You’ll be able to recognise in the world around you wonderful moments of human expression, or evocative moods in the changing weather. But technically? You’ll likely struggle as you try and kick that bit of your brain that is underutilised into action.
Now I ask you: what do you see in your personality that is reflected in your photos? Both the strengths and the weaknesses. And if you recognise it, you can discover the key of what you need to learn and it is that that will radically improve your photography.
Photography is a very personal journey and everyone needs to learn different aspects at different times. I work with beginner photographers all the time and no two beginners are the same, we are all on our separate path.
We all learn at different rates – and more importantly we absorb information differently. Some people find things like learning manual a breeze, while others struggle for years. And the same goes for composition, capturing emotion etc.
Learning is a hugely personal thing that is most effective when it meets us where we are.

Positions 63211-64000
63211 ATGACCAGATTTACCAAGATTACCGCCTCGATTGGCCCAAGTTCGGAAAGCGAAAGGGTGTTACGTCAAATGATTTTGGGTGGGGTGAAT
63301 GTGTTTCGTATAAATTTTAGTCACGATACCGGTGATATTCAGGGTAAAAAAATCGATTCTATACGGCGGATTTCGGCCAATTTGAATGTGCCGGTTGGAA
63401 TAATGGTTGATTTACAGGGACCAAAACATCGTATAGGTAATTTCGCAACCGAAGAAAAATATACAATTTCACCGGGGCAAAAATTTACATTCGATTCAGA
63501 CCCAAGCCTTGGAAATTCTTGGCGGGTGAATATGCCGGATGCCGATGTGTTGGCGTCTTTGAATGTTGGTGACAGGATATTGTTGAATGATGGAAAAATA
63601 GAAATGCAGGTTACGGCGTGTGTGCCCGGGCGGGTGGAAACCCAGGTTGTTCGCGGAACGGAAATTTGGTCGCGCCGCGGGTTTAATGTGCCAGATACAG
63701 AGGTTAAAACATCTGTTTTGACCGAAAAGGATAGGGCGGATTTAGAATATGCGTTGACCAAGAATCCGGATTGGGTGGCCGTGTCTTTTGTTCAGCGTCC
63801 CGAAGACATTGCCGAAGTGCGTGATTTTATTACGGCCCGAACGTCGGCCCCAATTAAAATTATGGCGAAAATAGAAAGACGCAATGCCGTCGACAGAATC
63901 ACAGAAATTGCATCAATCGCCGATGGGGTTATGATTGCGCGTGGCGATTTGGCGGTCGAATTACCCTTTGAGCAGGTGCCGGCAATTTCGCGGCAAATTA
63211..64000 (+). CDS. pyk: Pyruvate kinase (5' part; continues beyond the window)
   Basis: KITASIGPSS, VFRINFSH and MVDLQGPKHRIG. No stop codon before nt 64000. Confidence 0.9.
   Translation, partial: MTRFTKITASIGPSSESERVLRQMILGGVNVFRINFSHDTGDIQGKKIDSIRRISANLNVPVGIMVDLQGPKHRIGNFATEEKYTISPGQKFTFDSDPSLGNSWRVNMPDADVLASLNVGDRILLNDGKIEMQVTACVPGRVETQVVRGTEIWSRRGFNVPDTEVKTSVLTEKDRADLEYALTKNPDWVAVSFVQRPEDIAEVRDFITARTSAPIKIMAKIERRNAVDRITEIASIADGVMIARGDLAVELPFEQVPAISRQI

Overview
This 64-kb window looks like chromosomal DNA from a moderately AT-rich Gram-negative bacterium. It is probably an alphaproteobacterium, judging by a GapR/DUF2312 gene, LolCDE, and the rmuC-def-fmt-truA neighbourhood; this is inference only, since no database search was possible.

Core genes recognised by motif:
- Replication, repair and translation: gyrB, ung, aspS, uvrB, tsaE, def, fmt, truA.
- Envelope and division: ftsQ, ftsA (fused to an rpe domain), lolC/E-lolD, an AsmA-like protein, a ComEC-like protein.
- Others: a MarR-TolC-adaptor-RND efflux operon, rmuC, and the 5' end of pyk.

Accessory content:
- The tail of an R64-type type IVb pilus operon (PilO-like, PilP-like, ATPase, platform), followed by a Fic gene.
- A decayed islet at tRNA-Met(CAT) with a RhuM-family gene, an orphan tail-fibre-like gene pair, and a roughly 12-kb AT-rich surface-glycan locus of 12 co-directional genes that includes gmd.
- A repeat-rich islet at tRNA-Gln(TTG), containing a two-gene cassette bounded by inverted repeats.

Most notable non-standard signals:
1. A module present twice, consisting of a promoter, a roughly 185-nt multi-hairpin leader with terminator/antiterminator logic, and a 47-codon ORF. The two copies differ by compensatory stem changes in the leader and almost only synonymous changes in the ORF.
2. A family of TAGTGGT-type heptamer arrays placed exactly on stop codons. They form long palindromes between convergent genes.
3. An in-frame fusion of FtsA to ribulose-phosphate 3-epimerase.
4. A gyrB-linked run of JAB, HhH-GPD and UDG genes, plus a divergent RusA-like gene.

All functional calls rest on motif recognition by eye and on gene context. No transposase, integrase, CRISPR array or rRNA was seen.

When I looked recently at the portfolios of images that my students give me, it is obvious that everyone’s challenges are distinctive. And it basically comes down to their personalities.
But what exactly is the problem?
Now, we could just accept who we are, carry on and just try improving over time, right? We could just focus on our strengths and keep going – which is what I find many of my students do.
The super-techy ones just keep learning more and more about tech things, the creatives keep reacting to the tech stuff with horror and working harder on capturing mood and emotion.
Developing a skill, though, is not just about increasing your strengths, but working on your weaknesses. This will help you create balance within your imagery.